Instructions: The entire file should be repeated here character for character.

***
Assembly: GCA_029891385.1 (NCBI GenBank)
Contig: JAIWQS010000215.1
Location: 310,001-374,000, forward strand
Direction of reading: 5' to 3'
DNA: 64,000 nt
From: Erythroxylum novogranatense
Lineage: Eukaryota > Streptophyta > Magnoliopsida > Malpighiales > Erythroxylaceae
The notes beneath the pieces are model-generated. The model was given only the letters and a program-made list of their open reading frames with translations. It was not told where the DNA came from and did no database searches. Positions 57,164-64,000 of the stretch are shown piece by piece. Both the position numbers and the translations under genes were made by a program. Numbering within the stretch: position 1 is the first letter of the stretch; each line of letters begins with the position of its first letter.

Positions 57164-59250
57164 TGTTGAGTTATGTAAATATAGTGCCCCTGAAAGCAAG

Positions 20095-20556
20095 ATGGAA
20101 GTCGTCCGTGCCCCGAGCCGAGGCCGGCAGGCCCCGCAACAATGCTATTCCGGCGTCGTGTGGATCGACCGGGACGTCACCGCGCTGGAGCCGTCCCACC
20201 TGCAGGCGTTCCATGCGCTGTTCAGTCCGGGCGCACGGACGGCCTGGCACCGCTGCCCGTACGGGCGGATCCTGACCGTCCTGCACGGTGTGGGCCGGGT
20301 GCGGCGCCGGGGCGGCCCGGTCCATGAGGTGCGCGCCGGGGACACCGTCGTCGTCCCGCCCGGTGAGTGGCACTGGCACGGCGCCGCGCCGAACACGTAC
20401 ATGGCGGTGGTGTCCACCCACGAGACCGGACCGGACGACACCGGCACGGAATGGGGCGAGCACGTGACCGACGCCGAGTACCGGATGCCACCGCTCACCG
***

Assembly: GCA_029891385.1 (NCBI GenBank)
Contig: JAIWQS010000215.1
Location: 310,001-374,000, forward strand
Direction of reading: 5' to 3'
DNA: 64,000 nt
From: Erythroxylum novogranatense
Lineage: Eukaryota > Streptophyta > Magnoliopsida > Malpighiales > Erythroxylaceae
The notes beneath the pieces are model-generated. The model was given only the letters and a program-made list of their open reading frames with translations. It was not told where the DNA came from and did no database searches. Positions 57,164-64,000 of the stretch are shown piece by piece. Both the position numbers and the translations under genes were made by a program. Numbering within the stretch: position 1 is the first letter of the stretch; each line of letters begins with the position of its first letter.

Positions 57164-59250
57164 TGTTGAGTTATGTAAATATAGTGCCCCTGAAAGCAAG

Positions 20095-20556
20095 ATGGAA
20101 GTCGTCCGTGCCCCGAGCCGAGGCCGGCAGGCCCCGCAACAATGCTATTCCGGCGTCGTGTGGATCGACCGGGACGTCACCGCGCTGGAGCCGTCCCACC
20201 TGCAGGCGTTCCATGCGCTGTTCAGTCCGGGCGCACGGACGGCCTGGCACCGCTGCCCGTACGGGCGGATCCTGACCGTCCTGCACGGTGTGGGCCGGGT
20301 GCGGCGCCGGGGCGGCCCGGTCCATGAGGTGCGCGCCGGGGACACCGTCGTCGTCCCGCCCGGTGAGTGGCACTGGCACGGCGCCGCGCCGAACACGTAC
20401 ATGGCGGTGGTGTCCACCCACGAGACCGGACCGGACGACACCGGCACGGAATGGGGCGAGCACGTGACCGACGCCGAGTACCGGATGCCACCGCTCACCG